of a telegram from the secretary of
the American Baseball Association
that this man had played professional
ball in America.
Have the rules of the association in
the South teeth? They have, as the
transgressors find out.
The Executive Tlommittee of the as
sociation permitted a game of football on New Year's day at Jacksonville, Fla., between an S. X. A. A. team
and a college in Pennsylvania, said
game to be played under S. I. A. A.
rules. With both teams on the ground
Friday night before the game was to
be played Saturday, a desperate ap
peal came-- to allow four men of the
Pennsylvania college, barred by the
rules, to participate to save the game
from a total collapse. There could be
but one reply. This S. I. A. A. col
lege had sailed under sealed orders,
fidelity to its oath of allegiance de
manded the faithful execution of these
orders. A guarantee of $10,000 in a
future game was offered, but th
president of. this college, turned a
deaf (ear to every proposition and
notified the committee of the city that
his men would not go on the field un
less there was delivered into his hands
a signed pledge of all concerned that
the regulations would be respected.
The game was played under that
pledge. The president of the S. I. A.
A. made a trip more than a thousand
miles to determine whether or not
this member college had been unfair
or unethical toward the city of Jacksonville and if so to be censured and
At the convention of the Southern
Association of Coleges in Charleston,
S. C., in December, 1925, President
Sanford, of Southern
Conference, made some pertinent and
helpful suggestions for improvement
of the athletic situation in our colleges. Chiefly they were: (1) Limiting absence of teams from college
classes to five days during the season
for one sport; (2) discouraging inter
collegiate participation of freshman
teams, and limiting the number of
games; (3) discouraging intersection-a- l
games and a few
other helpful suggestions. His speech,
you will recall, met with almost .riotous approval. The S. I. A. A. in con
vention the following week endorsed
the main points and today all or putting them into effect.
No college can hope to have, clean
amateur athletics with a
faculty chairman of athletics and a
coach holding adverse views. If your
coach wobbles, there is no force within
the college which can keep the engine
on the track. If you have a faculty
chairman weak in the faith and a
coach with low ideals, your case is
The college executive who permits
conditions to exist in the athletic department which undermine the integ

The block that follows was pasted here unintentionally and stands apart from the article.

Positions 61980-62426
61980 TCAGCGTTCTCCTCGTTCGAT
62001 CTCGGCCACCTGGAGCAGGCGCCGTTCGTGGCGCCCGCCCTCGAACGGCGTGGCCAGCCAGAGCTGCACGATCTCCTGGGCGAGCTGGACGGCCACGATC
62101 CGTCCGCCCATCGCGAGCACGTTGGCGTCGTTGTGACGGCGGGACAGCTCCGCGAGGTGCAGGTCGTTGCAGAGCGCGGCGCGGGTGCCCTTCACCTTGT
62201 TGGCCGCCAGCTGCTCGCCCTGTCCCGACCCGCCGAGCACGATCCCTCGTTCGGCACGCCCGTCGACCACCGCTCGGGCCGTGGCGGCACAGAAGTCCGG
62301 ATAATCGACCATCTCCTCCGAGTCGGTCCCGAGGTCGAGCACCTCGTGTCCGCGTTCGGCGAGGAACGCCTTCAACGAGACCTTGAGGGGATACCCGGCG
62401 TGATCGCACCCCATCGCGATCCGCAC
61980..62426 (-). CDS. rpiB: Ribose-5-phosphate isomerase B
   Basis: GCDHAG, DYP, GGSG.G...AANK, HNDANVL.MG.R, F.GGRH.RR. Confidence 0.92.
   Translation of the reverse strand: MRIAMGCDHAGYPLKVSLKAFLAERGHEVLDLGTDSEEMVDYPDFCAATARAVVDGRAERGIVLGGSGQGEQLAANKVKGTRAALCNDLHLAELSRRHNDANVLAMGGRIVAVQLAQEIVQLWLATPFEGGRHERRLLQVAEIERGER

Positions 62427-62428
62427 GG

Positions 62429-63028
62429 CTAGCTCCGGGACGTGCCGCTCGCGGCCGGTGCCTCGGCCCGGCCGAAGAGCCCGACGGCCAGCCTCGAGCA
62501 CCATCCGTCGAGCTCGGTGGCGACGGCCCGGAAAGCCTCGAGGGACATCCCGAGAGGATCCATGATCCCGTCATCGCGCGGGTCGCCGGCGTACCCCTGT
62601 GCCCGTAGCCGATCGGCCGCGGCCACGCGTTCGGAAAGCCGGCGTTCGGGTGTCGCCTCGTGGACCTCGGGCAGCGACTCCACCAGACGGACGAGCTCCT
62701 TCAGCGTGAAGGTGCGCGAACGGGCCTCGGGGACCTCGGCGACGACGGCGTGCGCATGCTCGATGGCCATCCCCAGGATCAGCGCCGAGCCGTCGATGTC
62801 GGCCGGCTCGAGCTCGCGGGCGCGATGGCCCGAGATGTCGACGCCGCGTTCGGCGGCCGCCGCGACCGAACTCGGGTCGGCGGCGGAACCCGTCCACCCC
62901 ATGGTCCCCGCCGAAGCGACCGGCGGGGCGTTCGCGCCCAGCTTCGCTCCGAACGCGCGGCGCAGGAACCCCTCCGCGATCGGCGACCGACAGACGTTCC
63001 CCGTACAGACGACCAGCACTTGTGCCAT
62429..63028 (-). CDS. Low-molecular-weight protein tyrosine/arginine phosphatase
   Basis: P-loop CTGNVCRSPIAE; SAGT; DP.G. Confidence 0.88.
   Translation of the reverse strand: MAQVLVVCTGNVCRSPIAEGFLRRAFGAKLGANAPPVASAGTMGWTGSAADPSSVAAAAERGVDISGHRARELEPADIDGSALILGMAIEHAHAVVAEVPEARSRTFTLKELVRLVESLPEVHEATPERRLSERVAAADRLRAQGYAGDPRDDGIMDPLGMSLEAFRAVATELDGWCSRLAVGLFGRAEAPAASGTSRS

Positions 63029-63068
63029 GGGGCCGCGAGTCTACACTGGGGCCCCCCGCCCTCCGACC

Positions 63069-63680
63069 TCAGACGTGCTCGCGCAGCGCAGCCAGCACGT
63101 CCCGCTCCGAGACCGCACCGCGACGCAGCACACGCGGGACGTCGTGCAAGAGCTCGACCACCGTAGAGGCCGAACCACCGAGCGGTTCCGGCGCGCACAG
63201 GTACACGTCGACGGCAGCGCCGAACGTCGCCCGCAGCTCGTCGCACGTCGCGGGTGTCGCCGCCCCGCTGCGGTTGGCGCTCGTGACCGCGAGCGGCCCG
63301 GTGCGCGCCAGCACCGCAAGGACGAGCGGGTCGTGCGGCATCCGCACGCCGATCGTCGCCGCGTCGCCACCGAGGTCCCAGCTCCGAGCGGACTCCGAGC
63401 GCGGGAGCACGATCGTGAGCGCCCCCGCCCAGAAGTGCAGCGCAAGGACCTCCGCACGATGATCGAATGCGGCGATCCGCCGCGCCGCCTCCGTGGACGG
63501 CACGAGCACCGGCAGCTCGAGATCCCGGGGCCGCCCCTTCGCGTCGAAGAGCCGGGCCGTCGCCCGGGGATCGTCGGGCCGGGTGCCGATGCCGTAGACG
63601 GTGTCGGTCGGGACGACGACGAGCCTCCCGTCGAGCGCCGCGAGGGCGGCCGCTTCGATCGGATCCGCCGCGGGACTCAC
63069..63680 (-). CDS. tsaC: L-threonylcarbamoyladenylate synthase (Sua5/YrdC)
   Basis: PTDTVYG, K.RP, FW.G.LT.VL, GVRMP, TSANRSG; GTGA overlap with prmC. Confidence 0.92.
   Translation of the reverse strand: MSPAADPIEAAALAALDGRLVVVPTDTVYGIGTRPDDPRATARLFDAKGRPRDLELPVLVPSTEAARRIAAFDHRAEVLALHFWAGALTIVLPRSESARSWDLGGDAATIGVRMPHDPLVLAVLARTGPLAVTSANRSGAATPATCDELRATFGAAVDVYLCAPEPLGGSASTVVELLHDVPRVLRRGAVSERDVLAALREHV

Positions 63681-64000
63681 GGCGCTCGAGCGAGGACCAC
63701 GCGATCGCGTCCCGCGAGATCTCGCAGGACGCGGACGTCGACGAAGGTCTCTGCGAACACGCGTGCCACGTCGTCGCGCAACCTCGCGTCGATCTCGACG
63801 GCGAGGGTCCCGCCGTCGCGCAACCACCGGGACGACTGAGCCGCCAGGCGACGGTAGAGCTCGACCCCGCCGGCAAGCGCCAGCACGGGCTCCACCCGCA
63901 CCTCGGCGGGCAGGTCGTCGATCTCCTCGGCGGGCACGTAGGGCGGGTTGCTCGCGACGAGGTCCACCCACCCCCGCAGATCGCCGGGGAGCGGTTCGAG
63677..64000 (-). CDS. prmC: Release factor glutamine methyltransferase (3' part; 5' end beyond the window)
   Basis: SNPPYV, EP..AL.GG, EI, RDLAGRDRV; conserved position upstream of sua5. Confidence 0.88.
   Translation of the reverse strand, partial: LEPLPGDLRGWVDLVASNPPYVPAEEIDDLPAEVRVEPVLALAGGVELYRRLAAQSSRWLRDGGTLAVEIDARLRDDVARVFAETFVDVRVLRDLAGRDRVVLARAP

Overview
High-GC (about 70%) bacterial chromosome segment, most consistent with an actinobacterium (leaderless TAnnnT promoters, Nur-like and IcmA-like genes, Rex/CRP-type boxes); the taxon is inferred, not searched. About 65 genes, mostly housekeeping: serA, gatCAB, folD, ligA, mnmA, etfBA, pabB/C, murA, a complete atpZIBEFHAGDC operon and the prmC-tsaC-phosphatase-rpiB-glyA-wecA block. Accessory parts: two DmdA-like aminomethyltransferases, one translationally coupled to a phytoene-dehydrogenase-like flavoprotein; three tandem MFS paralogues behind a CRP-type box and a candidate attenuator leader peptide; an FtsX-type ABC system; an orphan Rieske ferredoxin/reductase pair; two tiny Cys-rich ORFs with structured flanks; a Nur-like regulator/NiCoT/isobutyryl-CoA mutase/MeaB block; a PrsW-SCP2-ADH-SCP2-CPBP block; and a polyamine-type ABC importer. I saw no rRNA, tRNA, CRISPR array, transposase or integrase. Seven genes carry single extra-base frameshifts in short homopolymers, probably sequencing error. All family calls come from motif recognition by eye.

rity of his college will sooner or later
have to surrender his commission to
If there is one harsh criticism of
that magnificent group of men, the
executives of our Southern colleges
it would be this. Why do they sit
indifferently and allow sappers to
plant dynamite under them instead of
strangling them at first sight?
Long observation teaches me that a
college president can know the .drift
of sentiment in his college towards
purity of athletics, if he wants to
know, and furthermore if he has the
backbone to do so, he can control that
sentiment, if taken in its incipiency.
If unable to control, he soon becomes
a victim of his folly. The most subtle
and deadening influence we must combat in the athletic life of our colleges
is the outside help proffered by the
alumni and sympathetic friends. They
are sincere on the whole, but because
they help financially they get the idea
that they have certain rights to suggest what coach should be had and the
players to be used.
I sat with a great governor of a
great state at a football game last
fall. He astonished me when he said,
"Why. don't you college men lay aside
"Other Peoples Business"
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given to sixty-thre-e
whom were appointed last year.
Students of any institution are eligible to try for the awards, which are
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out outside dictation or financial assistance. Let those in authority see
to it that their college faithfully lives
up to the laws governing the athletic
The sum of $447,000 is invested in
association of which it is a member. the houses and lots of the 23 fraternities
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and 8 sororities on the University
j of West Virginia campus, according to
A bill proposing a required physical a survey just compieiea. rive oi me
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in our colleges.
3. Stimulate in our students the
highest ideals for clean, manly sports.
4. Let our college authorities run
the athletic affairs of the college with-
are We Ready
The Play With a Moral
fair in judgment toward amateurism
Students of Any Institution Are
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For the lovers of the
2. Teach the public to be
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Awards Are Announced
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your hypocrisy and openly declare
professionalism in your athletics in
college?" My reply was equally frank.
"You know little or nothing of the
fight the colleges are making to sustain high ideals among our men,
and- in the second place such a policy
would the be utter annihilation, athletically, of the" small college and ultimately the larger as well."
The upstanding American is at
heart the best sport in the world. He
wants a fair fight. He will brook no
other. He wants to see the best team
win, when they are placed on equal
footing. The gambler is selfish. He
wants one man to win, because it pays
The spectators at our college games
are the best sports in this country.
They want clean men. They demand
fair play. Therefore, let us stimulate
in our men the finest idealism for
nothing short of that is safe or sane.
In conclusion, and to repeat, if we
are to improve our athletic situation:
1. That we are operating under the
finest athletic code of laws in the